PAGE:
SA: And it grew slowly but surely. Before we moved into the main house, we lived in this huge container that the US forces had brought from Canada, a forest trailer, from near the Fortress Stadium. A platform had to be built for it, it had a room and bathroom and it became our first home (before you kids) and a lot of interesting things happened there. We had weekend craft shows (there were quite a few foreigners in Lahore in those days and they attended). Zahoor and I would travel to villages, pick up crafts and have showings—we would make a bit of money that way—this is from ’71 to ’74, when I had Jahanara.
NJ: So, I remember our flat on Bawa Park was an open house, very unusual in those days. People from all walks of life, friends, visitors from abroad, Baba’s students coming for long discussion on the verandah…
SA: Musicians, dancers and poets, all would drop in on our open house in the evenings, both elders and students. As a child you found it to be an intrusion into your life, but it’s the only way we could live. Sometimes our guests would come and stay for a month or two, and you kids would be squeezed into other rooms. I don’t think it was a bad thing and it was just the style in those days.
NJ: What about Baba’s more ‘eastern influences’? You can see him breaking away from his modernist training towards the aesthetics of eastern or ‘oriental’ painting, as he called it. You can see in his work, this very strong painterly interest in mark-making, a lot of experimentation but with a sense of rigour. If you could talk about his eastern, or even western influences? What about your travels by road?
SA: Well, in ’72 and ’73, we made these extraordinary trips to Kabul and Tehran and he explained Persian and Turkic influences on the subcontinent. I didn’t know they existed, frankly, but at these places I looked at architecture and paintings and colour schemes and designs—this influence entered both my work and his. Yet, on the other hand, there was this very modernist element in his paintings and sculpture and wall reliefs. Don’t forget we went to Greece too, and all the history of art, its evolution and understanding, came from these visits. We saw the flow, how it entered Islamic art in the subcontinent. These trips were an opening and learning experience as well as travel and adventure. I could never have learnt what I did without him.
Also, the most charming and intriguing thing about Zahoor was that he was a very unusual human being—you saw it in action, do you think he was?
NJ: Yes, absolutely. Even as a child, I felt he was different to other adults. I had an affinity with him, I could talk to him about things that I couldn’t talk to you about because you were more strict as a parent. Certainly, the way that we lived, I remember thinking as a child, was very different from my other friends and even the other people in the compound, your parents… there was a marked difference in the way we did things. Both of you were different. Traveling or moving all the time, people coming or going all the time. We never had a normal routine, as such. Among my fondest memories is when we piled into your red Volkswagen Beetle, the four of us, going for halwa puri and payas in the Old City and visiting mazaarsafterwards. We were not a conventional family.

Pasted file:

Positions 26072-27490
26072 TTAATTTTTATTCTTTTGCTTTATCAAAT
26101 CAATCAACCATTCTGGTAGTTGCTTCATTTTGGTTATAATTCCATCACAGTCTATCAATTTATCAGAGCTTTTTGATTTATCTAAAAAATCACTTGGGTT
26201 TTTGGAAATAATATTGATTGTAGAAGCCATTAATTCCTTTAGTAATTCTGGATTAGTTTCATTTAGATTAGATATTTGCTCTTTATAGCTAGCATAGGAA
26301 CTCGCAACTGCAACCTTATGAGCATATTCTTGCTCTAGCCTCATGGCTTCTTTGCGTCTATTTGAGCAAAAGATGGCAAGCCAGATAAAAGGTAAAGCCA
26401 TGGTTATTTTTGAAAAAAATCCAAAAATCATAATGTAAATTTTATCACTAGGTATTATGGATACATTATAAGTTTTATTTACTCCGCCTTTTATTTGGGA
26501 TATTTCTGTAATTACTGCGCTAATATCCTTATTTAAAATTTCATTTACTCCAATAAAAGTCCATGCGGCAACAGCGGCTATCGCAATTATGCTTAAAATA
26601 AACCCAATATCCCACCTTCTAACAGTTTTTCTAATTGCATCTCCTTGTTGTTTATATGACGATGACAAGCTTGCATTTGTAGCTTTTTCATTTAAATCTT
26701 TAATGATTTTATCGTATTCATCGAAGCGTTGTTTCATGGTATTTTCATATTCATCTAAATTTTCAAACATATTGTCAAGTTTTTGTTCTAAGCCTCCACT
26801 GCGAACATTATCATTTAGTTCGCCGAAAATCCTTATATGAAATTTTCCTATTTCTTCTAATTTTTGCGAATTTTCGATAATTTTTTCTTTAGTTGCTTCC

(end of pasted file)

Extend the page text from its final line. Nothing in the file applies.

He didn’t go to an office, he went to ‘college’. He had exhibitions and other kinds of design and architectural commissions. It seemed normal to me at the time, but I didn’t know a lot of people who had these kinds of things going on. He was very unusual, but I also remember his tremendous humility and generosity, which has so sadly gone out of style today. It’s a rare quality…
SA: And grace. He was a very graceful person.
Photos courtesy: Zahoor ul Akhlaq Estate
Nurjahan Akhlaq is a multi-disciplinary artist based in Montreal and Lahore. She is currently developing a film portrait on Zahoor ul Akhlaq. She can be found at www.nurjahanakhlaq.com
Sheherezade Alam (1948-2022) was born in Lahore and obtained a diploma in design from the National College of Arts, Lahore, in 1972 and received a British Council scholarship to the West Surrey College of Art and Design (now the Surrey Institute of Art and Design, University College). She worked at potteries in Cornwall and Wales with master potters. Sheherezade taught in Turkey and Canada and held numerous exhibitions, both at home and abroad. She rightfully earned the distinction of being a master potter herself.